Not everyone knows what they want to do until they get a few years of proper work experience under their belts.

I'm not sure I'd want to be with someone who was so unsupportive and dismissive though.

JumpandScore Wed 09-Dec-15 22:05:54

So he's never held down a proper job himself? I asked because my sister spent far too many years supporting an "intellectual" who was far superior to all of us in menial jobs and who thought little things like paying the bills was beneath him.

spillyobeans Wed 09-Dec-15 22:07:11

He is looking down at you because he thinks, intelectually/career wise that he is superior tbh. 18k isnt that bad paid, my dh works 50+ hours a week as a trainee paramedic and hes on 14k...
If you want to have a career rather than a job, are you going to go to uni too? If your happy doing what your doing and plan to get similar job (perfectly reasonable) i think you may get him commenting quite frequently about when you will get 'a real job' - believe me, those comments get old pretty fast. I feel hes being a bit derogatory to you tbh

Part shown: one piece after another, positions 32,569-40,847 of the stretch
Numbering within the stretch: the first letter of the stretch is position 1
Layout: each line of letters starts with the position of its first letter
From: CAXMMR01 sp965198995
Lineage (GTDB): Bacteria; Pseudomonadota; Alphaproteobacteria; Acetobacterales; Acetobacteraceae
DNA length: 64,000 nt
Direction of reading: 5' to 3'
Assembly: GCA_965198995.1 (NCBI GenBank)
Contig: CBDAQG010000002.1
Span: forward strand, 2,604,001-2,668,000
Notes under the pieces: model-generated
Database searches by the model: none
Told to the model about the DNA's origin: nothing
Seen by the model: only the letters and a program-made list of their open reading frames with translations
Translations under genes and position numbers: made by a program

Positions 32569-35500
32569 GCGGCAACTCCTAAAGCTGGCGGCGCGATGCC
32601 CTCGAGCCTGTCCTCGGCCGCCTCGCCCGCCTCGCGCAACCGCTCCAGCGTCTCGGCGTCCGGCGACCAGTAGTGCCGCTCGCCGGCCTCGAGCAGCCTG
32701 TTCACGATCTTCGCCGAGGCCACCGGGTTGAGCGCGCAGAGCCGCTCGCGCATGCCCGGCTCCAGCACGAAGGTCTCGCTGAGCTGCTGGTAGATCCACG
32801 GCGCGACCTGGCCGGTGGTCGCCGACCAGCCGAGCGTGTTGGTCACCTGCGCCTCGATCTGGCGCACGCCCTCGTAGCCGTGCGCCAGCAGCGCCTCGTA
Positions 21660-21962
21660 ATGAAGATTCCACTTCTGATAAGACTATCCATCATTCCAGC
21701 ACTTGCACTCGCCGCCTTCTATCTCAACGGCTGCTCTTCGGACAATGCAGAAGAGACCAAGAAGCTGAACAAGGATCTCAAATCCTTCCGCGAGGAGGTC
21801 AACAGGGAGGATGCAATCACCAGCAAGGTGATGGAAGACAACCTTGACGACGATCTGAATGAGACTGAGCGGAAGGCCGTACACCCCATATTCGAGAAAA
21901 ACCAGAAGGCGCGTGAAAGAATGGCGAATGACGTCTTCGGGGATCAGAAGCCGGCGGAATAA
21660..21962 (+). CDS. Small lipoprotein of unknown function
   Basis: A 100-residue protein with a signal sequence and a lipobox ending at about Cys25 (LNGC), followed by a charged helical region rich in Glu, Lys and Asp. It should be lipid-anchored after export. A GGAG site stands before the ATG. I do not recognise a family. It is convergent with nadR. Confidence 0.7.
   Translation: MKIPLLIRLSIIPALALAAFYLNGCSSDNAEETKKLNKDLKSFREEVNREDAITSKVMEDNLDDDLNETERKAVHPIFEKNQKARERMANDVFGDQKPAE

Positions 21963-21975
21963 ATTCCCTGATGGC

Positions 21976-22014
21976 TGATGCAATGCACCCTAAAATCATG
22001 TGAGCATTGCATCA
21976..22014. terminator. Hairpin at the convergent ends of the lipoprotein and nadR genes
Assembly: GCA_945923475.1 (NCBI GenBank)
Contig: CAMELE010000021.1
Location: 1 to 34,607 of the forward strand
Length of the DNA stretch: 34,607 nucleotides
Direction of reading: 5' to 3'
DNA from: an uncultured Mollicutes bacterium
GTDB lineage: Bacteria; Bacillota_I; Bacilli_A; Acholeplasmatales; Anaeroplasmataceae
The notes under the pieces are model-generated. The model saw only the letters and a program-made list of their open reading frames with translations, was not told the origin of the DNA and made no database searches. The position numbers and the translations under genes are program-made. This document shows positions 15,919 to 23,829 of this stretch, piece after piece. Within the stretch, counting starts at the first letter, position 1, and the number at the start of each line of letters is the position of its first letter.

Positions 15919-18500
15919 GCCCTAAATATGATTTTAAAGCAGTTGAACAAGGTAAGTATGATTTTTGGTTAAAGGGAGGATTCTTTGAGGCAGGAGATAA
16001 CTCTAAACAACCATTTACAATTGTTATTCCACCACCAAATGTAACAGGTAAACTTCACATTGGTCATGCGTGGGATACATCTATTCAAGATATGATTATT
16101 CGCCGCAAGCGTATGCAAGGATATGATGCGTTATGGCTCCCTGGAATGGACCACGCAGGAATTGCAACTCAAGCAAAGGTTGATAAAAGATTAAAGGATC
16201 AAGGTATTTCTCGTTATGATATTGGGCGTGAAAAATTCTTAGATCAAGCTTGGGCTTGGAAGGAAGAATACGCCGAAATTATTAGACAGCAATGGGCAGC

Aknotofworry Wed 09-Dec-15 22:08:07

Oh no, he has worked as well. He actually did an admin type of thing himself as a teenager, and was a pizza delivery driver. He's not lazy. But I really do feel dismissed.

AnnaMarlowe Wed 09-Dec-15 22:08:25

Well to start with he's wrong about your job. If you have good transferable admin skills, a good attitude and present yourself well on your CV and at interview I shouldn't think you'll have a problem getting a suitable role.

Admin roles are found across every industry as well as in the public sector, healthcare, the legal profession, the police etc etc. In fact, you are likely to have far more employment opportunities than someone with a PhD in English.

As for 'leaving something behind you'... That's not everyone's goal in life and I'd gently suggest that if he thinks it is he's a bit immature.